It’s nice to recall that two of the biggest symbols of the British automobile dynasty, Jaguar and Land Rover, derive, in the case of the former, from a sidecar factory, while the second from the most famous American military vehicle of the Second World War, the Jeep.
But the presence of these brands in the world of cinema has a unique matrix: the British Spirit.
For Jaguar, it’s all about irony and cheekiness when an E-Type is destroyed in The Italian Job, and in Herold and Maude, one was transformed into a hearse. It reclaims its winning, aristocratic stance when she winds her way into the realm of James Bond and numerous other films where status symbols are a must. Pure sportscar in Roadracers (could it be otherwise?), while she’s always in the hands of the hero if she’s being driven by Diabolik.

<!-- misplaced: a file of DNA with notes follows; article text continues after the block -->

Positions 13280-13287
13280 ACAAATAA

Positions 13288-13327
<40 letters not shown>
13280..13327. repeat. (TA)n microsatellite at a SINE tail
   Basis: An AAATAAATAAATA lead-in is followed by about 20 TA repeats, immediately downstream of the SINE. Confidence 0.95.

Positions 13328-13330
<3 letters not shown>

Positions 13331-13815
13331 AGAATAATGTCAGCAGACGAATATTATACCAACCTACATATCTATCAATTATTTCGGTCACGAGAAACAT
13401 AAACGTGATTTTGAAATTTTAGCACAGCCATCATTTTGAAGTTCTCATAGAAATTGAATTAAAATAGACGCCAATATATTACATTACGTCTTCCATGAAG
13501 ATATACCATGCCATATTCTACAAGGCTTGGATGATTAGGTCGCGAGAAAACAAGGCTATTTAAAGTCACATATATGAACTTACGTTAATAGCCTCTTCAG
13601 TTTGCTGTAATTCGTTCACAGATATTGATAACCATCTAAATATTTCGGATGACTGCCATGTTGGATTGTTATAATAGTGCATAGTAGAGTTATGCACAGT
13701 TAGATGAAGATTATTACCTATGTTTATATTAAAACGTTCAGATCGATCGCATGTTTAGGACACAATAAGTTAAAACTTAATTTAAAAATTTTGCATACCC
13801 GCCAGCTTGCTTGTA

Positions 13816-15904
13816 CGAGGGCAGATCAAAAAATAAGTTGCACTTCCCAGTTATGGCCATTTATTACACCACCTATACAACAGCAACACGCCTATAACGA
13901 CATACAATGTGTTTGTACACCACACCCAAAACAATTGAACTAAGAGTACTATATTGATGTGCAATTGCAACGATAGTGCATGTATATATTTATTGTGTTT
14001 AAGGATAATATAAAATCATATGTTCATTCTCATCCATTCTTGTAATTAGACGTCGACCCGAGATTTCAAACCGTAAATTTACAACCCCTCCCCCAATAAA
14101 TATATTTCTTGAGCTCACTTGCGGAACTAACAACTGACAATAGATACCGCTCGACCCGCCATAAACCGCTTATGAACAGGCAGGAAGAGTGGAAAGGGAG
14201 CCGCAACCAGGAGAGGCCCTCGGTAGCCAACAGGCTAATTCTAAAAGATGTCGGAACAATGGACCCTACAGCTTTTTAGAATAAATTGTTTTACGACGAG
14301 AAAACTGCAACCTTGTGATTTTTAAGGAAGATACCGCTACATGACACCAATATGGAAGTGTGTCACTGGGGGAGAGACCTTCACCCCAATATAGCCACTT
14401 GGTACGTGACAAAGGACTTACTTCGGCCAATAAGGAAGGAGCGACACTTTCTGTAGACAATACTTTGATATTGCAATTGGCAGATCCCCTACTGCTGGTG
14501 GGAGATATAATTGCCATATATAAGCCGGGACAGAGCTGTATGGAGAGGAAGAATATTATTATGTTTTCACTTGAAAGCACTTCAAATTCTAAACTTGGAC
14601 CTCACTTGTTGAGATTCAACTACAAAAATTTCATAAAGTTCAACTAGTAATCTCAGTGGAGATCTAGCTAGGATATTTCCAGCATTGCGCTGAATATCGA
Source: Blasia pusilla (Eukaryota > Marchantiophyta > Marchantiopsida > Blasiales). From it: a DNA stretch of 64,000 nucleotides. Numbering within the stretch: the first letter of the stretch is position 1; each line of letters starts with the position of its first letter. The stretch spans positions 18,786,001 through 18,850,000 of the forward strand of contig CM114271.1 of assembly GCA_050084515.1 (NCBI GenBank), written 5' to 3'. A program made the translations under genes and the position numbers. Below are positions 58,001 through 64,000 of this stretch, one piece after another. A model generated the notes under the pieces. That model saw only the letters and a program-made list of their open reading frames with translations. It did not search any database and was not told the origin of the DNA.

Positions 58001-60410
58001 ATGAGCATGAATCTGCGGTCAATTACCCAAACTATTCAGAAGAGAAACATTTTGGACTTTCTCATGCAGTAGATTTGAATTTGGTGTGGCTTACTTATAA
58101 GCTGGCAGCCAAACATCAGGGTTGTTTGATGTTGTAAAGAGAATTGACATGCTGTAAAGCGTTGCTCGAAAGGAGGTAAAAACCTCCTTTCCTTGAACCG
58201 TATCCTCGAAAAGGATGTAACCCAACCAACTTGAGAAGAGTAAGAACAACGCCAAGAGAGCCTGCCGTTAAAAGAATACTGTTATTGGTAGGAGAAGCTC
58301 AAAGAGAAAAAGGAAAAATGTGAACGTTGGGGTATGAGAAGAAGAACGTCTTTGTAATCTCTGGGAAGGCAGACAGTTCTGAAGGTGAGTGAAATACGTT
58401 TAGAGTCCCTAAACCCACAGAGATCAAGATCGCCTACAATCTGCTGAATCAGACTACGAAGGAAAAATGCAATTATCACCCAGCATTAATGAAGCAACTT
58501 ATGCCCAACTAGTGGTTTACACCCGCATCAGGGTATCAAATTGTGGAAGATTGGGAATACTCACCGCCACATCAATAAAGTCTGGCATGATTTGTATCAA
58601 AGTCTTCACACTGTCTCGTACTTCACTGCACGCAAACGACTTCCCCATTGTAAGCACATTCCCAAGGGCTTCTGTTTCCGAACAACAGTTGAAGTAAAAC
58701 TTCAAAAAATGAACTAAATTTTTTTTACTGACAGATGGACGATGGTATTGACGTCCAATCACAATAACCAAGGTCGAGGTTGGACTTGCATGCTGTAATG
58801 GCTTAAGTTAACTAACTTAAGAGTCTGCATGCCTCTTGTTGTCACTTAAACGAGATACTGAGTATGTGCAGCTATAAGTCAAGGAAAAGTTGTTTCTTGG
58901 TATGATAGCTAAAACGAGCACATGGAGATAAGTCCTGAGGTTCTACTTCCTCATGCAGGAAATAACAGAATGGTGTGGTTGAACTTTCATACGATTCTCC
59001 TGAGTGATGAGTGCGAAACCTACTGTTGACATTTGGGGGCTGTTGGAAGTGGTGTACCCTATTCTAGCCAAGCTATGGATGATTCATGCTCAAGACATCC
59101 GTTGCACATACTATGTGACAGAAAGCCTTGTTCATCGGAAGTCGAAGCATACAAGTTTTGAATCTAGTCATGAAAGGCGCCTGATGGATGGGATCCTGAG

An uncompromising and convincing winning role – a characteristic that’s never dormant in a population that conquered half the world – for the numerous Land Rovers that were made even more muscular for their specific film roles, such as in “Spectre”, “Tomb Raider” and even transformed into animated cartoons in “Cars 2” where they represent order in a decidedly aggressive way.